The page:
Serviço Hospitalar de Emergência , Monócitos , Sepse/sangue , Sepse/diagnóstico , Adulto , Idoso , Idoso de 80 Anos ou mais , Biomarcadores/sangue , Tamanho Celular , Estudos de Coortes , Diagnóstico Precoce , Feminino , Humanos , Contagem de Leucócitos , Masculino , Pessoa de Meia-Idade , Valor Preditivo dos Testes , Curva ROC
Ann Pharmacother ; 51(7): 577-583, 2017 Jul.
Artigo em Inglês | MEDLINE | ID: mdl-28622739


BACKGROUND: Stress ulcer prophylaxis (SUP) is inappropriately prescribed in more than 30% of non-intensive care unit (ICU) patients, leading to unnecessary adverse events as well as increases in economic burden. OBJECTIVE: There was an increasing trend in the prophylactic use of acid suppressive therapy (AST) in non-critically ill patients at our institution, which prompted this initiative aimed at reducing the inappropriate use of AST in non-ICU patients. METHODS: This was a retrospective interventional study that consisted of formulation of a guideline, education to the hospitalist service, and intervention by clinical pharmacists. All adult non-ICU patients admitted to the hospitalist service who were newly initiated on AST were considered for inclusion. The primary outcome was a comparison of the proportion of inpatient days with inappropriate AST. Secondary outcomes included a comparison of patients discharged on inappropriate AST and drug acquisition costs, successful pharmacy interventions, hospitalist interventions, incidence of Clostridium difficile infection (CDI) or gastrointestinal (GI) bleeding, and drug costs averted through pharmacy intervention. RESULTS: There were 61 patients in the historical group and 81 patients in the interventional group. This intervention resulted in a 31% absolute reduction in inappropriate patient days of AST and a 24% absolute reduction in patients discharged on inappropriate AST. There were 23 successful interventions. There were no cases of CDI and 1 GI bleed. This intervention resulted in an 87% reduction in drug acquisition costs per patient. CONCLUSIONS: A collaboration between clinical pharmacists and a hospitalist service can significantly reduce the inappropriate use of AST in non-ICU patients.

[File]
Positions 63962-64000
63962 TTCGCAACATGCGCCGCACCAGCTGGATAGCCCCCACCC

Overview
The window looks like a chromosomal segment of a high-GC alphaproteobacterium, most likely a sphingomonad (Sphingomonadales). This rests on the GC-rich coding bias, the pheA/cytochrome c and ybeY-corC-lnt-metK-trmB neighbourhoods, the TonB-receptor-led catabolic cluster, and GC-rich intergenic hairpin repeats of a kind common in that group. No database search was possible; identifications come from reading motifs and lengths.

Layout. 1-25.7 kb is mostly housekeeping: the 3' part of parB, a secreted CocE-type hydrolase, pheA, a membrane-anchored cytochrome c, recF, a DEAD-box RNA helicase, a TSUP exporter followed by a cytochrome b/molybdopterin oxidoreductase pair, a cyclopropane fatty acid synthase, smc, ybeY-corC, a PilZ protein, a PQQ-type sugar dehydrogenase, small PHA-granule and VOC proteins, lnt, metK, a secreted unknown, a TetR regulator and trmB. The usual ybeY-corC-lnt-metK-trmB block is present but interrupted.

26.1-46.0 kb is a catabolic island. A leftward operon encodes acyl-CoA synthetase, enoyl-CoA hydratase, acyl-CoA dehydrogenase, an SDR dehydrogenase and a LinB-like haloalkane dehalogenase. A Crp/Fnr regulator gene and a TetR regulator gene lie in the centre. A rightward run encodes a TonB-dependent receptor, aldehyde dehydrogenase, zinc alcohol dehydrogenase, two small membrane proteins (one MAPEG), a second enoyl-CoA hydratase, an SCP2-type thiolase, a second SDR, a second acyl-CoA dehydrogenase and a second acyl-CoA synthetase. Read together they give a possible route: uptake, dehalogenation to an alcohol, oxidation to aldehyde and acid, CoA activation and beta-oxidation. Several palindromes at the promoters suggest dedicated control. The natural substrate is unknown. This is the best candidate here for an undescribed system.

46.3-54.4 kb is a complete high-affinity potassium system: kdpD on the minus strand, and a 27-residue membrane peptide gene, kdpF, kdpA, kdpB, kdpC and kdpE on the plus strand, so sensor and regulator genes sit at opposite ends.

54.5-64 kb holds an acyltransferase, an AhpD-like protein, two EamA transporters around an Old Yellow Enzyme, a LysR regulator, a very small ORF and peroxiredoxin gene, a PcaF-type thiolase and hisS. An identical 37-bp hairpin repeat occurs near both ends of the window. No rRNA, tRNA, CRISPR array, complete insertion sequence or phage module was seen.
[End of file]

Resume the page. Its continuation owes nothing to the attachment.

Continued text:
Antiulcerosos/uso terapêutico , Hemorragia Gastrointestinal/epidemiologia , Úlcera Péptica/prevenção & controle , Idoso , Idoso de 80 Anos ou mais , Infecções por Clostridium/epidemiologia , Custos de Medicamentos , Feminino , Hospitalização , Humanos , Prescrição Inadequada/efeitos adversos , Pacientes Internados , Masculino , Pessoa de Meia-Idade , Alta do Paciente , Farmacêuticos/organização & administração , Estudos Retrospectivos , Estresse Psicológico/complicações
J Antimicrob Chemother ; 66(9): 2112-8, 2011 Sep.
Artigo em Inglês | MEDLINE | ID: mdl-21697178


BACKGROUND: The MIC corresponding to daptomycin susceptibility for vancomycin-resistant enterococci (VRE) is ≤ 4 mg/L. Based on the concentration-dependent killing properties of daptomycin, there may be concern about achieving adequate concentrations when the MIC approaches the upper end of the susceptible range (3-4 mg/L). Higher doses of daptomycin may be needed to treat VRE isolates with higher MICs. METHODS: We conducted a single-centre retrospective chart review of adult cases with VRE bacteraemia who received daptomycin as initial therapy. The primary outcome was time to microbiological cure (TMC) between standard doses (≤ 6 mg/kg) and high doses (> 6 mg/kg) of daptomycin and whether TMC differed based on MICs. The secondary outcome evaluated the daptomycin MIC distribution and assessed whether recent exposure to vancomycin was associated with higher daptomycin MICs. RESULTS: Forty-six cases were included in the primary analysis and 60.9% of patients were neutropenic. The two dose groups differed in the baseline characteristics of age, body mass index, blood culture source and catheter removal. Median TMC was 2 days for both dose groups. There was no significant difference in TMC between MIC subgroups of ≤ 2 mg/L versus >2 and ≤ 4 mg/L. For the secondary analysis 227 VRE isolates were evaluated and 62% had daptomycin MICs of 3-4 mg/L. Each daptomycin MIC group had a similar incidence of prior vancomycin exposure. CONCLUSIONS: Based on this retrospective review we did not observe a difference in TMC based on daptomycin dose and MIC; however, there were various limitations to this study, and the study was not powered to detect a difference in TMC. Also, prior vancomycin exposure did not appear to influence daptomycin MICs. The frequency of daptomycin MICs of 3-4 mg/L reported in this study is higher than those reported in the literature.

Antibacterianos/administração & dosagem , Antibacterianos/uso terapêutico , Bacteriemia/tratamento farmacológico , Daptomicina/administração & dosagem , Daptomicina/uso terapêutico , Enterococcus/efeitos dos fármacos , Infecções por Bactérias Gram-Positivas/tratamento farmacológico , Resistência a Vancomicina , Idoso , Bacteriemia/microbiologia , Relação Dose-Resposta a Droga , Enterococcus faecalis/efeitos dos fármacos , Feminino , Infecções por Bactérias Gram-Positivas/microbiologia , Humanos , Masculino , Testes de Sensibilidade Microbiana , Pessoa de Meia-Idade , Neutropenia/complicações , Estudos Retrospectivos , Falha de Tratamento , Resultado do Tratamento , Vancomicina/uso terapêutico